Friday, September 18, 2015

Book Review: A Song for Issy Bradley by Carys Bray

Title: A Song for Issy Bradley
Author: Carys Bray
Enjoyment Rating: ****
Source: Digital Copy
Content Alert: Death of a child, some mild language

One morning, four-year-old Issy Bradley wakes up feeling sick. Her dad is gone being the bishop of their ward in England, and their mom, busy with a birthday party for one of her four children, is preoccupied and doesn't register the seriousness of her daughter's illness, and by the next day, Issy, the baby of the family has been lost to spinal meningitis. In the following weeks, each member of the family deals with their grief in separate ways-- one brother hoping for a miracle, another turning to petty crime. Their mother, Claire, is wracked by guilt and finds herself unable to function, while their father, Ian, functions beautifully, never taking a step back from his role as the shepherd of his family and his ward. He must endure, especially when everyone else seems to be falling apart.

I feel pretty conflicted about A Song for Issy Bradley. The story is gripping, and Issy's death definitely hooks the reader into wanting to read more. Bray does a lovely job with the pacing, and I appreciated seeing multiple perspectives throughout the story. However, the adult Mormon characters, which the exception of Claire, all feel like caricatures. There's Ian, whose singular focus on living the letter of the law often results in completely ignoring the spirit of the law and making the people in his family resentful. The stake president, who isn't as ardent as Ian, comes off as a hypocrite. The members of the ward seem either needy or nuts. It's no wonder the family is in a state of spiritual crisis. These aren't the Mormons I know-- the Mormons I know, for the most part, are complicated and genuinely trying to do their best, but aren't nearly as inflexible as Bray presents them in the novel. While I really liked the story (and loved the ending), and strongly identified with Claire's character, ultimately I felt that Bray spent too much time grinding her ax to write with nuance in A Song for Issy Bradley.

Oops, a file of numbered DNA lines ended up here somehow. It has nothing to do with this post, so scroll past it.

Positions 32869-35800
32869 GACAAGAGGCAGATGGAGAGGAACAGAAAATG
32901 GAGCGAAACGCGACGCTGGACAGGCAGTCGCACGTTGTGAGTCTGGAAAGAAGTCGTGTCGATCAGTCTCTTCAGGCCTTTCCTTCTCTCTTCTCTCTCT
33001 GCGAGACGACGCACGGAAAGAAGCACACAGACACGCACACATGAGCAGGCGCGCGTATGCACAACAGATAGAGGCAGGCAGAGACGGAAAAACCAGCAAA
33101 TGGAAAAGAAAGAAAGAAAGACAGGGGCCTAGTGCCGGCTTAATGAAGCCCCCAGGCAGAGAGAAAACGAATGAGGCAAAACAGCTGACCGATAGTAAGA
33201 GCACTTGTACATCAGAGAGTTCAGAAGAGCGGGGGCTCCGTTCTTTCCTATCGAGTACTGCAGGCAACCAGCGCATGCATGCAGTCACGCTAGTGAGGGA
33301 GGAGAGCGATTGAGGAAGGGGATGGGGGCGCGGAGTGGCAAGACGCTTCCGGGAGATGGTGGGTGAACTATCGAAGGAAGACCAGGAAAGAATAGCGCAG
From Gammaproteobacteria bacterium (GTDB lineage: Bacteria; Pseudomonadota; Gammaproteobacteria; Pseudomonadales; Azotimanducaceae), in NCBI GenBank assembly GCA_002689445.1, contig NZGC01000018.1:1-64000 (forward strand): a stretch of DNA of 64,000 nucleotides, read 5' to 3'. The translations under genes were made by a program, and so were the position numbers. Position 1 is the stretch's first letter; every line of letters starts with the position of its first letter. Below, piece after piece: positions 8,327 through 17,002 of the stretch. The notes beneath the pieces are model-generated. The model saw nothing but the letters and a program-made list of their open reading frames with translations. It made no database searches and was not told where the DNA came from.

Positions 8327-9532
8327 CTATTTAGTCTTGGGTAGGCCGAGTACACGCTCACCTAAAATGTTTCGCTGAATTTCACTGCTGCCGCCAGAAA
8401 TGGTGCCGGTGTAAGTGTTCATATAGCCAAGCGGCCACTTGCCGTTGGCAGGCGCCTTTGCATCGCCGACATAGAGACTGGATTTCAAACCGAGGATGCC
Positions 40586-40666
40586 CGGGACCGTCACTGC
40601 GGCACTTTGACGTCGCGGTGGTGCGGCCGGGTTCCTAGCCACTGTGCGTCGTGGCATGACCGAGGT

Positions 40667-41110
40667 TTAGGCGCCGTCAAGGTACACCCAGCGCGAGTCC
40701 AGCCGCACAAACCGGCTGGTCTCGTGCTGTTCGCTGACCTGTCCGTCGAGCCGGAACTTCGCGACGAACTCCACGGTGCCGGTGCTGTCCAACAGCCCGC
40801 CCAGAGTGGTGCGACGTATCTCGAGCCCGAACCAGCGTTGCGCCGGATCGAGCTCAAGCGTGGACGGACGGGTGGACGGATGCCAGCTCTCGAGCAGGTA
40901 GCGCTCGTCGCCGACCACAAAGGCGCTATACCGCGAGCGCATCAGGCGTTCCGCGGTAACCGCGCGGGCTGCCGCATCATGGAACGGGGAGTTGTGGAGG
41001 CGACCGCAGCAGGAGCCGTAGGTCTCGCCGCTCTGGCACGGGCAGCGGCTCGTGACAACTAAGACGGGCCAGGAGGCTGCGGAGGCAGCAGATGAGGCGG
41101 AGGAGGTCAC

1 comment:

Michelle said...

I felt exactly like you did on reading this--who are these Mormons that she is showing here? I don't recognize them.

Then, I listened to her podcast on A Thoughtful Faith with Gina Colvin and realized that what a difference the international context makes in a Mormon congregation. She describes her father (if I remember correctly) as very similar to Ian. It helped me appreciate her perspective more, even if I didn't find it exactly the same as the wards I've experienced.